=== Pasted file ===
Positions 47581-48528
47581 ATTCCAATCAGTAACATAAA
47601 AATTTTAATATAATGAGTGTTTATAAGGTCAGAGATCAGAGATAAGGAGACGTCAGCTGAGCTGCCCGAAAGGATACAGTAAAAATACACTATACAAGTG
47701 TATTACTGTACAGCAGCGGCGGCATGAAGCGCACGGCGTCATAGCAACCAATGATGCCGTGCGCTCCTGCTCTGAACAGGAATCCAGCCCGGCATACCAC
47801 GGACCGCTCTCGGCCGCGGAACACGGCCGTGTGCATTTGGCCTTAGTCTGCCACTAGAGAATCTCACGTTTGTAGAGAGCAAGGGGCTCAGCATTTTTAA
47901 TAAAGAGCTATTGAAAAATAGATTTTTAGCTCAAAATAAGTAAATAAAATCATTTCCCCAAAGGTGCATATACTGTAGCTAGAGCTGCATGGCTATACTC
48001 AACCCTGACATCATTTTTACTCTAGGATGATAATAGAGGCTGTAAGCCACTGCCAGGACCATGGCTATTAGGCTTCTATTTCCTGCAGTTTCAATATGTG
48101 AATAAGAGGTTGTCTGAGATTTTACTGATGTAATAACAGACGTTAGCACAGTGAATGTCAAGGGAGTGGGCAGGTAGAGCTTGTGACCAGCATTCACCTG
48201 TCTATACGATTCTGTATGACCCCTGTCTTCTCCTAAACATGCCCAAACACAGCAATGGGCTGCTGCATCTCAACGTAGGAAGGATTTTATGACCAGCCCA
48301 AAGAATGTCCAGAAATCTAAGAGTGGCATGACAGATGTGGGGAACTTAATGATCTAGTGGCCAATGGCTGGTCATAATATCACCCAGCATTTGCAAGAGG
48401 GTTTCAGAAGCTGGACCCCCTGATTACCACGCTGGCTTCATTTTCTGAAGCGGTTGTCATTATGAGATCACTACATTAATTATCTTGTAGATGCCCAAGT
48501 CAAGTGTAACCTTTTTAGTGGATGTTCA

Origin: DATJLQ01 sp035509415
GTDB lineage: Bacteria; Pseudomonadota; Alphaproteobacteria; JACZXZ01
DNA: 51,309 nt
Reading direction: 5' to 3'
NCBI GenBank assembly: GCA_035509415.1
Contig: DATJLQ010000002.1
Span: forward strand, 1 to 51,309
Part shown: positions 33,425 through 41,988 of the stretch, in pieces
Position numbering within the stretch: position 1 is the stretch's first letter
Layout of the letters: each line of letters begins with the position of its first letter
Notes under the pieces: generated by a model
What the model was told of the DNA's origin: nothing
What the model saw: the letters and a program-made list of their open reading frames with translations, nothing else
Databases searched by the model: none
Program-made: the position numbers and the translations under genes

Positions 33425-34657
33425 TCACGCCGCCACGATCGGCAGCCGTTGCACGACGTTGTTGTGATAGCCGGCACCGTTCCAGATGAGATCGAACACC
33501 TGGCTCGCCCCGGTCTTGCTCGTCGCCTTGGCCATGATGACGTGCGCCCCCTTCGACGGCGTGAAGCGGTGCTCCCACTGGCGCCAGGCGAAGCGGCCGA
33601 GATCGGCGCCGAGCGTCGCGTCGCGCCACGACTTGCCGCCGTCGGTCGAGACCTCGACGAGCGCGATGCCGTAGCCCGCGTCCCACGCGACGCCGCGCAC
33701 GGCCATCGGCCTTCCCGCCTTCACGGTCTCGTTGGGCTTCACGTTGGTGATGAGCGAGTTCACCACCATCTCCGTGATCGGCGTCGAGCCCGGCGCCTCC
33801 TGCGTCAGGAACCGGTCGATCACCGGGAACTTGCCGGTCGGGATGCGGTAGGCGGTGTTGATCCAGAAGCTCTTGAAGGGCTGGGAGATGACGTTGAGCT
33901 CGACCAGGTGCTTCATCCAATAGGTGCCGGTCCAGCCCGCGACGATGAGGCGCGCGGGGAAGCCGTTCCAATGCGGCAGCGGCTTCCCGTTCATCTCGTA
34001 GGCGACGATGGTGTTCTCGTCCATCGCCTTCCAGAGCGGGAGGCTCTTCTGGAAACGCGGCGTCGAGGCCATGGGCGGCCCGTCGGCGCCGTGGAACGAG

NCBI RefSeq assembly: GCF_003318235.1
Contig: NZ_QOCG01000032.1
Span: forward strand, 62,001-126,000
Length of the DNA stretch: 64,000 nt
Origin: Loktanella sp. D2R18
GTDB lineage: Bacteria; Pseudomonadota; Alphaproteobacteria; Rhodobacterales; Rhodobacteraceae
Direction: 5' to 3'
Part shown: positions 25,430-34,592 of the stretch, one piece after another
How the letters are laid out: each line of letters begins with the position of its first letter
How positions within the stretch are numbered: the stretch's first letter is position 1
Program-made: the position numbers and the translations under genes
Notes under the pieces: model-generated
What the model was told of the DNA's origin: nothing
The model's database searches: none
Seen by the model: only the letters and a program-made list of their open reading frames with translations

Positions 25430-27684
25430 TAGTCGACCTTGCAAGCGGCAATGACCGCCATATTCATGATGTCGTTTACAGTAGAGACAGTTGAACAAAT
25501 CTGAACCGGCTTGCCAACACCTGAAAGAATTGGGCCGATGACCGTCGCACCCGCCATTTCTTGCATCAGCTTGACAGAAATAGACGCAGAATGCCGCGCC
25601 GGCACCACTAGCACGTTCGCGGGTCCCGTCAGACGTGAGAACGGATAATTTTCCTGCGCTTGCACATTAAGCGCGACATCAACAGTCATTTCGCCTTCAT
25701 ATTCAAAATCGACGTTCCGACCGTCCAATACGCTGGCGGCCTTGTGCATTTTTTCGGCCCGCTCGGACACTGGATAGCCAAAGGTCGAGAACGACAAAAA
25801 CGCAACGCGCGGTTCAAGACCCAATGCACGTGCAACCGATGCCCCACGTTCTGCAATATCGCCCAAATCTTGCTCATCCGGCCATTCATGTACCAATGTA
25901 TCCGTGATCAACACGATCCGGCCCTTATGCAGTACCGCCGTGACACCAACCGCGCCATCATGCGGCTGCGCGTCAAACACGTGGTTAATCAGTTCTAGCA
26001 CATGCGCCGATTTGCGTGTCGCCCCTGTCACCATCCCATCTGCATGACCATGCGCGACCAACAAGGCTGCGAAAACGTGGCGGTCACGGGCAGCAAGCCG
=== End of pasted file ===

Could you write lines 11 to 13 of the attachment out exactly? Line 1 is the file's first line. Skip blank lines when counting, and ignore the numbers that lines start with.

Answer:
48401 GTTTCAGAAGCTGGACCCCCTGATTACCACGCTGGCTTCATTTTCTGAAGCGGTTGTCATTATGAGATCACTACATTAATTATCTTGTAGATGCCCAAGT
48501 CAAGTGTAACCTTTTTAGTGGATGTTCA

Origin: DATJLQ01 sp035509415